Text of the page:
In Jesus’ parables that deal with His return, the point is not about what we’re doing when He returns but what we were doing while He was away. The two parables in Matthew 25 are no exception. In both parables, the return of the bridegroom and businessman took longer than expected. It seems that the five foolish virgins and the unfaithful steward both operated out of fear rather than faith. I want to look at the second parable about the talents (bags of gold coins) in particular here, and see how attitude affects our judgment and fruitfulness.
In this parable (Matt.25:14-30), a wealthy businessman gives three of his trusted servants (“employees” in today’s language) a sum of money: the first is given five talents; the second, two talents; the third, one talent. What’s important here is that the businessman gave each “according to his ability to manage” (vs.15). This speaks of our responsibility with the gifts that God gives us, and that He never expects more from us than He thinks we can manage.
As we know from this familiar story, the first two invest their boss’s money and double it. they are both commended as faithful stewards in an identical manner.
“Commending his servant, the master replied, ‘You have done well, and proven yourself to be my loyal and trustworthy servant. Because you have been a faithful steward to manage a small sum, now I will put you in charge of much, much more. You will experience the delight of your master, who will say to you, “Enter into the joy of your Lord!” (Matt.25:21, 23 TPT)
But then we get to the third servant.
24 “Then the one who had been entrusted with one thousand gold coins came to his master and said, ‘Look, sir. I know that you are a hard man to please and you’re a shrewd and ruthless businessman who grows rich on the backs of others. 25 I was afraid of you, so I went and hid your money and buried it in the ground. But here it is—take it, it’s yours.’ (Matt.25:24 TPT*)
First, notice the servant trying to justify himself. You can hear his passive-aggressive attitude here: “I know that you are a hard man to please and you’re a shrewd and ruthless businessman who grows rich on the backs of others.” He sounds like a Socialist!
Like many who are without means, he was jealous of the one with means and tried to justify his irresponsible behavior by condemning the businessman who gave him this opportunity. Again, we can relate this directly with the attitude of many today against the rich. They wholesale condemn them with their self-righteous moralizing because they are wealthy.
He then goes on to say, “I was afraid of you.” He thinks he “knows” this businessman but he clearly doesn’t, and so he had the wrong attitude about him. Rather than seeing his boss’s true character, he judged him to be “shrewd” and “ruthless.” We can see the parallel to this in how some people see God this way.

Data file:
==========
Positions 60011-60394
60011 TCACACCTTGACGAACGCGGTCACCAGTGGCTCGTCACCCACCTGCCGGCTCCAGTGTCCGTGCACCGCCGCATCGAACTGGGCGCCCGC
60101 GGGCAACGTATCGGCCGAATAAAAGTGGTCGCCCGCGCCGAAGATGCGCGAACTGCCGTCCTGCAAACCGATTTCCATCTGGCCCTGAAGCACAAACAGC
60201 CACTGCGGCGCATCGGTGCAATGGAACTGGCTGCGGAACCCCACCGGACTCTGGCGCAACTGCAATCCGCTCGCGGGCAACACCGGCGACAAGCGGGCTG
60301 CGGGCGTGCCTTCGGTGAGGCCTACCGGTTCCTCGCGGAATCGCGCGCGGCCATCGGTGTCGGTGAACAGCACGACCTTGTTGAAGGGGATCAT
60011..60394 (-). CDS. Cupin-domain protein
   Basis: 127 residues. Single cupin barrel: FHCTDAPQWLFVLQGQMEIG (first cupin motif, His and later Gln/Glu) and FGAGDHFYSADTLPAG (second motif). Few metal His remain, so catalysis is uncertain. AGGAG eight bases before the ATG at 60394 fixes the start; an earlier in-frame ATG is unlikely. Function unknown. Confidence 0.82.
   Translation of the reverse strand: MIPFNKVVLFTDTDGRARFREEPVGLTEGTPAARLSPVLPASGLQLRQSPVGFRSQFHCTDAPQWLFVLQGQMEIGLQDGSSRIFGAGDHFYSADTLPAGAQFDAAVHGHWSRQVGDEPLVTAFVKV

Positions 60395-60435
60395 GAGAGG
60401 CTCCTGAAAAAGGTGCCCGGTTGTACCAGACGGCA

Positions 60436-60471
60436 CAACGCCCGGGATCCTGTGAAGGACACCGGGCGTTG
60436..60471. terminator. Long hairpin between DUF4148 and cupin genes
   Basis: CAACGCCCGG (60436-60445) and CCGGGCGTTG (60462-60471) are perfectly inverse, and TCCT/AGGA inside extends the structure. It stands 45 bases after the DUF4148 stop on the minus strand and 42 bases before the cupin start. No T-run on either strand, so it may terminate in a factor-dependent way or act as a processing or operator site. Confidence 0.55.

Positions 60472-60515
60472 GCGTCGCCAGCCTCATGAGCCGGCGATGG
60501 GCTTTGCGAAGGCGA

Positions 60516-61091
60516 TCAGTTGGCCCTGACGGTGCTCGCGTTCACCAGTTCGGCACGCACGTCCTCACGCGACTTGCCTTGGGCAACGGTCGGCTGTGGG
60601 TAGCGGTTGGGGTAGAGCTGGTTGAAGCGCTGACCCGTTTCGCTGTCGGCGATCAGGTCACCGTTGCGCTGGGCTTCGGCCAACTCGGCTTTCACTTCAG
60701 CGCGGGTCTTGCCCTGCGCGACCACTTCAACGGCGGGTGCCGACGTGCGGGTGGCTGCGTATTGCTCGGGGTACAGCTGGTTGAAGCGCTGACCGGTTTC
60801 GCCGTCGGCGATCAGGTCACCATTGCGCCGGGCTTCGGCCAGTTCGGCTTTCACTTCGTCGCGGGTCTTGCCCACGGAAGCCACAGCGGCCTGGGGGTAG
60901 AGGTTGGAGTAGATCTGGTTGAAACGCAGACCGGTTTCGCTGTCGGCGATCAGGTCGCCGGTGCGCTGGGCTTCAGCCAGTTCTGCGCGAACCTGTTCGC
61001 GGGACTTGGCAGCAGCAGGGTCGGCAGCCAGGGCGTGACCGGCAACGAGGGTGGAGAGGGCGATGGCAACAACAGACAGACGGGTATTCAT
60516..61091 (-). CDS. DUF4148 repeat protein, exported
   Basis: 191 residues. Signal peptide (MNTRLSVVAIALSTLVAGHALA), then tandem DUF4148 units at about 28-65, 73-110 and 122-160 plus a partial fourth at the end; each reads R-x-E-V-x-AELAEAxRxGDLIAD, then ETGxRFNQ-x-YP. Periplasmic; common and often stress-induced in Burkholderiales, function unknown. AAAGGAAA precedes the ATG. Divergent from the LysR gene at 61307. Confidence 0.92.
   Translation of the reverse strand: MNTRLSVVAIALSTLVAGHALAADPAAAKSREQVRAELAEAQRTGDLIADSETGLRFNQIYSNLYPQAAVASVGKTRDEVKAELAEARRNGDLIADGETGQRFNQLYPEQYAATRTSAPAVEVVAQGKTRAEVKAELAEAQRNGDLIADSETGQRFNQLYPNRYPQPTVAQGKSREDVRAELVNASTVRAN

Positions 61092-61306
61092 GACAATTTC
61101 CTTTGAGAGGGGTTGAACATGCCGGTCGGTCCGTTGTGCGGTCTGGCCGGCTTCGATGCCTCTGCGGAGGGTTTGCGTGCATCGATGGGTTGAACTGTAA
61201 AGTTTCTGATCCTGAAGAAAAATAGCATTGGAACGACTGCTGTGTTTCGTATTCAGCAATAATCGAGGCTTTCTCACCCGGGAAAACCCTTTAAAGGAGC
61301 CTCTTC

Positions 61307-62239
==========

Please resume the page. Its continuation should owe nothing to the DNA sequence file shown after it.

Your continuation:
However, the truth was, the businessman simply expected him to be fruitful with his money, which he had every right to do as his employer, but this unfaithful servant took it to mean that the “man” was exploiting his labor. Again, this servant sounds a lot like a Democratic Socialist! He fails to understand that someone can become wealthy by being faithful, hard working, and by providing a valuable service, not because he exploits the poor!
Notice in the following response that Jesus is no Socialist!
26 “But his master said to him, ‘You’re an untrustworthy and lazy servant! If you knew I was a shrewd and ruthless business man who always makes a profit, why didn’t you deposit my money in the bank? 27 Then I would have received it all back with interest when I returned. 28 But because you were unfaithful, I will take the one thousand gold coins and give them to the one who has ten thousand. 29 For the one who has will be given more, until he overflows with abundance. And the one with hardly anything, even what little he has will be taken from him.’ (Matt.25:26-29 TPT*)
Of course, while this parable tells a lot about human nature and faulty attitudes about money, it’s really talking about our attitude toward God’s character and what He expects from us as His trusted stewards.
This parable specifically tells us the danger of judging God wrongly. For instance, if we judge God as being shrewd and ruthless, as the unfaithful servant in this story did, rather than seeing Him as good and generous, giving each of us gifts according to our own ability to manage, we will either become passive, burying our “talent,” abdicating our responsibility as His Kingdom representatives on the earth, or worse, we will become passive-agressive, full of self-righteous anger and spite.
Moral of the story. Let’s make sure we don’t judge God wrongly and justify fear and faithlessness because of a wrong attitude. God is always good, all the time. Invest wisely. Amen.
17 Every gift God freely gives us is good and perfect, streaming down from the Father of lights, who shines from the heavens with no hidden shadow or darkness and is never subject to change. 18 God was delighted to give us birth by the truth of his infallible Word so that we would fulfill his chosen destiny for us and become the favorite ones out of all his creation! (James 1:17-18 TPT)